By Davalynn Spencer @davalynnspencer
Do you read?
Today is National Read Across America Day.
As an author and educator, this is a national observance I can get behind wholeheartedly.
Words and stories take us places and afford opportunities that may otherwise be unattainable. For example, the ability to read allows us to
In our public schools, children and educators are celebrating today as Dr. Seuss Day in conjunction with Read Across America. March 2 is the birthday of Theodore Seuss Geisel, an American author and illustrator who jumped at the challenge of using simple words to tell stories that would grab readers’ attention and help them conquer the intricacies of a complex language – English.*
For those of you who don’t think English is complicated, may I ask, dew ewe reed?
Have you ever tried explaining why tomb and comb do not rhyme? Neither do some and home, but comb and home do.
How does an English-language learner (child or adult) figure out the pronunciation of through, thought, though, tough, and trough?
And we all love your, you’re, there, their, they’re, to, two, and too.
So again I ask, do you read? Celebrate the ability to do so with one or more of the following suggestions found on the National Day Calendar website for Read Across America Day.
- Visit the library often. Knowing how to use the library and learning the benefits of a library fosters a love of reading as well as a genuine respect for the services libraries provide.
- Get caught reading. Children imitate what they see the adults around them do. Whether they see you read a magazine, newspaper or novel, let them know reading is the cool thing to do.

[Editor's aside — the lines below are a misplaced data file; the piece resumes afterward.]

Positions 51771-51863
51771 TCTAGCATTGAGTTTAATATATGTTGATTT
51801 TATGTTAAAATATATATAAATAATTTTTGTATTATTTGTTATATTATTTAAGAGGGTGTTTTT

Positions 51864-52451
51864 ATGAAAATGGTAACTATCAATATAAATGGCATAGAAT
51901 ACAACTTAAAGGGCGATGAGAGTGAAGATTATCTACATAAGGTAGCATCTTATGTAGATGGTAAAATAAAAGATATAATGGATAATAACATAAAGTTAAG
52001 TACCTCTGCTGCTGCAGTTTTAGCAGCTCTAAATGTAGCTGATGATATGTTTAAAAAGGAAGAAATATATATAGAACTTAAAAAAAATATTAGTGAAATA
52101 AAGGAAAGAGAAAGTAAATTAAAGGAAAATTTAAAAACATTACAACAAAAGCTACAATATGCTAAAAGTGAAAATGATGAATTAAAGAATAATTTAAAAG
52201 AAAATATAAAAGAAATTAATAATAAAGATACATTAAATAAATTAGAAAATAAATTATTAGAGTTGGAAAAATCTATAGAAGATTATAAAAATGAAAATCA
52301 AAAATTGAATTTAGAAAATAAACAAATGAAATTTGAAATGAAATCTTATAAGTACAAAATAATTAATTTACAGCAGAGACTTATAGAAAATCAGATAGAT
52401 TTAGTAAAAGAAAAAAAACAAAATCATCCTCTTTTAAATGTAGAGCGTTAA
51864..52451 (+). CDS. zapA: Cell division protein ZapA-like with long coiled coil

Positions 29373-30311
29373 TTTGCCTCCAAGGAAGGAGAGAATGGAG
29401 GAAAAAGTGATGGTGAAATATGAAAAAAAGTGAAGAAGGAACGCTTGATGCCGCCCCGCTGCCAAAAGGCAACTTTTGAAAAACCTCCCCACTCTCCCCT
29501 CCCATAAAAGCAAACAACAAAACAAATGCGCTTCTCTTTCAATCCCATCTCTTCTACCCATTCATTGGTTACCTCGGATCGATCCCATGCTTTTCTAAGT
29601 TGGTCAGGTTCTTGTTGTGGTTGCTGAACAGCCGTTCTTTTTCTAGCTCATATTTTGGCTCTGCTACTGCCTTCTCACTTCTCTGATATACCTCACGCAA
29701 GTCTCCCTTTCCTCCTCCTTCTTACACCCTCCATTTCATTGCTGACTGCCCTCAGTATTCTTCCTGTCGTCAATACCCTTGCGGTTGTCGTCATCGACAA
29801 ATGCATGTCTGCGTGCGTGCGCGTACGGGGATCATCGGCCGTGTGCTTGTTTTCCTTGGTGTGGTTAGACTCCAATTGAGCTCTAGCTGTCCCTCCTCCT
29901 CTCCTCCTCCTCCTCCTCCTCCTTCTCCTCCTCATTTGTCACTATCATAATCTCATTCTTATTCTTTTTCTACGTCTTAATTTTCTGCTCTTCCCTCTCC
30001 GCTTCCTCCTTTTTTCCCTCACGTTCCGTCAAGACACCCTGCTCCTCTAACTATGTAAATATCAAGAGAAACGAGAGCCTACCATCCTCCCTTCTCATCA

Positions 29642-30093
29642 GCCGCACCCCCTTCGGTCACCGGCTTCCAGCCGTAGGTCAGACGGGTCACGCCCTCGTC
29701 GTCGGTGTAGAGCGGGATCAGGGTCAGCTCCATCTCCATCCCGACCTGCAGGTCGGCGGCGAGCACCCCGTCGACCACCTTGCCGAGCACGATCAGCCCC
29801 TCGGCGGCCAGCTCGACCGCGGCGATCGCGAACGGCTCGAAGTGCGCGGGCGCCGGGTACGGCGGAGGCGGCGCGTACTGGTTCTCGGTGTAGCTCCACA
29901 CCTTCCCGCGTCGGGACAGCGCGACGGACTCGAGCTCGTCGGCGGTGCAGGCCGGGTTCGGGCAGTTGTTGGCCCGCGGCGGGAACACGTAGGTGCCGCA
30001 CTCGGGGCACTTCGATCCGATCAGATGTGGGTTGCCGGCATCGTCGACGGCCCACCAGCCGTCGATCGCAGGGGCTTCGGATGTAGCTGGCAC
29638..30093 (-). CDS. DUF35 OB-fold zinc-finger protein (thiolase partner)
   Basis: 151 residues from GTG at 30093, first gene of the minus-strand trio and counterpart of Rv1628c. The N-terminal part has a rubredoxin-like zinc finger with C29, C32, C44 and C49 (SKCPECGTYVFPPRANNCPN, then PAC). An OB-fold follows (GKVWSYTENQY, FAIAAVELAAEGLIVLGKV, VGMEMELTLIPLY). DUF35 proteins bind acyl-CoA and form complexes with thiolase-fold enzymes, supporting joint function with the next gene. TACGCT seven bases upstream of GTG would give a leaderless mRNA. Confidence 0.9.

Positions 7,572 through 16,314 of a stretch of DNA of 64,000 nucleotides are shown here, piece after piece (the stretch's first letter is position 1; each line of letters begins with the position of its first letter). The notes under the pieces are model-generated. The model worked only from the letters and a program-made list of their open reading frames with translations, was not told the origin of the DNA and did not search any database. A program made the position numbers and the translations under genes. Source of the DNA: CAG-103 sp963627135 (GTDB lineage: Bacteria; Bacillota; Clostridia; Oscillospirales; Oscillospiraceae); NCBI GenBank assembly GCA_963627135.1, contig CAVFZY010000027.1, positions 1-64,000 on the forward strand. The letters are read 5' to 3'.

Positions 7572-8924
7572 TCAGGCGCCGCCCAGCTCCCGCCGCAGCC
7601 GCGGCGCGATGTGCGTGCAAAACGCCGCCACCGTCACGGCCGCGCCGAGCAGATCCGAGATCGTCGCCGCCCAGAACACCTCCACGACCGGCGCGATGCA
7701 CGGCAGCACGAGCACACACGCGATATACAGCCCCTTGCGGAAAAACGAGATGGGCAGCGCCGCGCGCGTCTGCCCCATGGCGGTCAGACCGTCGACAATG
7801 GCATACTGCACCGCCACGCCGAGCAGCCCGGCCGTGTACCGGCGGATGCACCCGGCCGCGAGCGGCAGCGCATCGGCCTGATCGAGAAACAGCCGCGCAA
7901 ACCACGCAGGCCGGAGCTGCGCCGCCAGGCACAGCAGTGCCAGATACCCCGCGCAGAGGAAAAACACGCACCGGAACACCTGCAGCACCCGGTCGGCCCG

- Read to your children. No matter their age, reading aloud strengthens their vocabulary and language skills. It also opens up opportunity for discussion.
- Have your children read to you too. You never know what you might learn!
As adults, we may take the ability to read for granted, giving it little or no thought. However, some people cannot read, and that is a problem that can be solved. If you are interested in helping, information on adult literacy programs can be found at the following links.
And don’t forget to check out your local library. It’s the perfect place to find information on literacy programs.
If you’re curious about the original owner of the book pictured above, try guessing in the comments below. Everyone who guesses will be entered in a random drawing for an e-copy of Book 2 in my Front Range Brides series, An Unexpected Redemption. Happy reading!
My people are destroyed from lack of knowledge (Hosea 4:6 NIV).
Saturday evening Corra didn’t take her place in the rocker with her Bible. Jess and Joe plopped onto the rug, the checkerboard between them. Every so often, they looked up, hope in their eyes, waiting for her to share her stories and bring another world to life in their small home. But she wouldn’t be reading tonight. She’d left while Jess finished cleaning up the supper dishes. Josiah had watched her from the open doorway. Saw her slip through the wire and walk out to the pasture, her skirt skimming the grass.
It was now or never.
~ “The Wrangler’s Woman” from The Cowboy’s Bride Collection
*Seuss’s books have been translated into twenty languages, including French, Italian, Spanish, Yiddish, and Latin.Dew ewe reed? Click To Tweet
Inspirational Western Romance – where the hero is heroic.
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